I'm so sorry you've been going through this. It might be a relief to vent to an online forum of people living with your illness. Because even though your husband and family love you and empathize to the degree they're able, there are aspects of your experience that can only be understood by people also going through it. They will be in a better position to understand and validate your feelings, they'll understand about your pain in a way your family can't, and they may also be able to offer tips on self-advocacy when it comes to the care you're getting. (And in your role as a care consumer at least, you might also get a boost in your sense of competence if you can share your knowledge and experience with others who are just starting to figure this out.) In this way, you may be able to compartmentalize your vulnerability, if you like, and so feel a bit more in control of how it's expressed.
posted by cotton dress sock at 12:50 PM on December 22, 2014 [1 favorite]


I reached my breaking point earlier this year. I got reduced hours from work and essentially laid in bed for two weeks because I absolutely just could not deal. I'm sort of back on track now, but only sort of. The major stress in my life is (sadly, actually) gone, and so I'm just left dealing with the aftermath. If I hadn't had the time to take off and just lie in a dark room, I probably would have been fired. I was just completely broken. So, I understand where you're coming from that those two things feel like "This is it. I've hit my breaking point." Because it's not about how it comes out, it's about the internal feeling. The certainty that the incident is just a harbinger of things to come.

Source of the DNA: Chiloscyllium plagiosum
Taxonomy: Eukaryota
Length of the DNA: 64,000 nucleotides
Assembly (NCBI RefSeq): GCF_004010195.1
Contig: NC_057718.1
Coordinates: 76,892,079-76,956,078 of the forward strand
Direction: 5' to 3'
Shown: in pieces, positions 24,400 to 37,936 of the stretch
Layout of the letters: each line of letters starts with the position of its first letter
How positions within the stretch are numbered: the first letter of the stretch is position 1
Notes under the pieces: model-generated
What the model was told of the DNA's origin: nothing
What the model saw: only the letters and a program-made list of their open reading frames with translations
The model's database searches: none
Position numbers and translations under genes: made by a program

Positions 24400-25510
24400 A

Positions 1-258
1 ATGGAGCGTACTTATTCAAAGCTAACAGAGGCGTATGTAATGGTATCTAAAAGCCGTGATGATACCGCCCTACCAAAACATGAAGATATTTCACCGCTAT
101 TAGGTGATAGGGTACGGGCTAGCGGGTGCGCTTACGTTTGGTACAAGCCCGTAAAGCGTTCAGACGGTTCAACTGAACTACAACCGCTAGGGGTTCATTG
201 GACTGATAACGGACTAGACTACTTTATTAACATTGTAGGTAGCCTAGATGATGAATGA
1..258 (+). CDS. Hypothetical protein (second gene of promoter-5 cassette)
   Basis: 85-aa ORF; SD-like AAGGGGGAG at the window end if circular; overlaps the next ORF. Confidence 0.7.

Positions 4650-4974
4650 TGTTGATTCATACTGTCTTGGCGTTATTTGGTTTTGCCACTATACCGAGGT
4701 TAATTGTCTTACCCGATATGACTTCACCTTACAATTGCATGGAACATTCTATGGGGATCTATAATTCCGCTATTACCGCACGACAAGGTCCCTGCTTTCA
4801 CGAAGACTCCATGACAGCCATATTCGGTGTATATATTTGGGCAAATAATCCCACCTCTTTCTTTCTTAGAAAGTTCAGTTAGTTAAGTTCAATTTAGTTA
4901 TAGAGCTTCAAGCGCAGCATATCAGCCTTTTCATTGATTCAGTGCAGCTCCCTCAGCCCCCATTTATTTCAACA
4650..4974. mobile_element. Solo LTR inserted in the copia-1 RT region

If there's any way at all for you to get a break, you need to do it. My work doesn't know the full extent of what I was dealing with, but they were amazingly kind (much more so than I expected) about figuring out a way for me to have reduced hours. They weren't able to pay me, but they made it work. Sometimes being just a bit vulnerable is a good thing. Try opening up and asking for what you need from the people around you. I know it's hard, but at this point? You're already at your breaking point. What else could happen? You have nothing to lose from asking.
posted by stoneweaver at 12:55 PM on December 22, 2014 [4 favorites]


I asked for mantras earlier this year to help me with feeling like my life had fallen apart and to give me something to repeat to myself when I felt out-of-control. (The specifics are different but lots of the mantras would work equally well.)